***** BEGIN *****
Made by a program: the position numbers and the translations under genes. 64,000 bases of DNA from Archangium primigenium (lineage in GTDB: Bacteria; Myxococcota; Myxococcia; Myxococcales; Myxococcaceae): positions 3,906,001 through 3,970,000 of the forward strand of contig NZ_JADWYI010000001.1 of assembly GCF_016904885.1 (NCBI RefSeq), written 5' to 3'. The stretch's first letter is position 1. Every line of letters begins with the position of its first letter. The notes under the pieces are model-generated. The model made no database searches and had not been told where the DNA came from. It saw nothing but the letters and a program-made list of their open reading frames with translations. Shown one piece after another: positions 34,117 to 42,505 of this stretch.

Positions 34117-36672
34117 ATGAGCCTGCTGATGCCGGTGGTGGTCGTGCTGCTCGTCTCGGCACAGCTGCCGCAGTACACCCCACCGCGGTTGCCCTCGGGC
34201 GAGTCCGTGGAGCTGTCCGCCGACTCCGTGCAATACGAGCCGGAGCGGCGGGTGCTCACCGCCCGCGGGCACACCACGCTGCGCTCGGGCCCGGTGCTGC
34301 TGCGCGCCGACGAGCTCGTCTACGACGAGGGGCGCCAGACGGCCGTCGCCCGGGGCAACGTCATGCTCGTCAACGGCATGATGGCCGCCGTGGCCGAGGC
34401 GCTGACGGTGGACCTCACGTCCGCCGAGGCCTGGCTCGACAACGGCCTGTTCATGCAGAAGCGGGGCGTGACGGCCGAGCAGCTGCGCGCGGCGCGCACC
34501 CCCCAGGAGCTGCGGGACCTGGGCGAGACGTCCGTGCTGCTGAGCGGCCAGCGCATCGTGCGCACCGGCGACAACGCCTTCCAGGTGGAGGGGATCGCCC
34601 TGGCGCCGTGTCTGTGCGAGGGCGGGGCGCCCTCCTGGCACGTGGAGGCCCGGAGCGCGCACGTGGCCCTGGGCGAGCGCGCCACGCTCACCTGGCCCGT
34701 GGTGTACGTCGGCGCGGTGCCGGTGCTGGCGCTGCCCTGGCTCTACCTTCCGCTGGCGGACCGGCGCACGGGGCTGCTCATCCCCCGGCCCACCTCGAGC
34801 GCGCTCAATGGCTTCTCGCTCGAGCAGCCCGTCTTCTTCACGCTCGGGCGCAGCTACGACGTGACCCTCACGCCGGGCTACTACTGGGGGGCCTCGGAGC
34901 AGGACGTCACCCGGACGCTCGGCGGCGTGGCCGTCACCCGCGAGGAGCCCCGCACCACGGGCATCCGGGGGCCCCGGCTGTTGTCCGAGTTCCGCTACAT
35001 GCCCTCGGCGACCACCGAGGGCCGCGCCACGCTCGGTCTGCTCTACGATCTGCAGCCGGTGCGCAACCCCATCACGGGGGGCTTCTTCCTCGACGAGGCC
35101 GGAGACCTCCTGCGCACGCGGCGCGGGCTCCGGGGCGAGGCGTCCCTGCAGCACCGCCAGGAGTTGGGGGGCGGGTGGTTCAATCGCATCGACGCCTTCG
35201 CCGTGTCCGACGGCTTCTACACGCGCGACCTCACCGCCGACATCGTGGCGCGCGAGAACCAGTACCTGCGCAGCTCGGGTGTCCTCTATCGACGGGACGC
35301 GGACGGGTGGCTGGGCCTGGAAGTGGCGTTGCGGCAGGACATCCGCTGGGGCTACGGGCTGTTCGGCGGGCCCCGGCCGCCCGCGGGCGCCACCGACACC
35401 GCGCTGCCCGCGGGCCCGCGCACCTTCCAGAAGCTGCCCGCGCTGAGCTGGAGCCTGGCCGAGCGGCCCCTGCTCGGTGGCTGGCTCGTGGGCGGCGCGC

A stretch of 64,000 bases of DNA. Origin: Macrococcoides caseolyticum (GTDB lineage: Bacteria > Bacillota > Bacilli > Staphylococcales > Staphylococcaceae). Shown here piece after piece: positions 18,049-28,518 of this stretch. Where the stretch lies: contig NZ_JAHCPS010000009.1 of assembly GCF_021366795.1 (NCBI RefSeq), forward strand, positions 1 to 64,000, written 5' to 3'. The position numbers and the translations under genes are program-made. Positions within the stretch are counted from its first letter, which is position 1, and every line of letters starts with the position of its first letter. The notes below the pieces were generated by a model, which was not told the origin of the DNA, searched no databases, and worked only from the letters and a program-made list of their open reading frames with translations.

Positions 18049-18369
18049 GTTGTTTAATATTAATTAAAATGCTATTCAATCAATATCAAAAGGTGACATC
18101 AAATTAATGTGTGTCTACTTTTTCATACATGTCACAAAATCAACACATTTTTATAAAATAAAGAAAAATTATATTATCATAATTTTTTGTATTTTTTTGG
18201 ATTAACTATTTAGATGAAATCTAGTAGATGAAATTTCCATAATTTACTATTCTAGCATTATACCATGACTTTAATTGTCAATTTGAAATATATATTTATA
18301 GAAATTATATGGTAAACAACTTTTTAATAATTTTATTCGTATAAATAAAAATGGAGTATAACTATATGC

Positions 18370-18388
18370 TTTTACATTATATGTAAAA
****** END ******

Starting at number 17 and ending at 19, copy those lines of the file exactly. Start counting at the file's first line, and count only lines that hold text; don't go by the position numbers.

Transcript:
A stretch of 64,000 bases of DNA. Origin: Macrococcoides caseolyticum (GTDB lineage: Bacteria > Bacillota > Bacilli > Staphylococcales > Staphylococcaceae). Shown here piece after piece: positions 18,049-28,518 of this stretch. Where the stretch lies: contig NZ_JAHCPS010000009.1 of assembly GCF_021366795.1 (NCBI RefSeq), forward strand, positions 1 to 64,000, written 5' to 3'. The position numbers and the translations under genes are program-made. Positions within the stretch are counted from its first letter, which is position 1, and every line of letters starts with the position of its first letter. The notes below the pieces were generated by a model, which was not told the origin of the DNA, searched no databases, and worked only from the letters and a program-made list of their open reading frames with translations.

Positions 18049-18369
18049 GTTGTTTAATATTAATTAAAATGCTATTCAATCAATATCAAAAGGTGACATC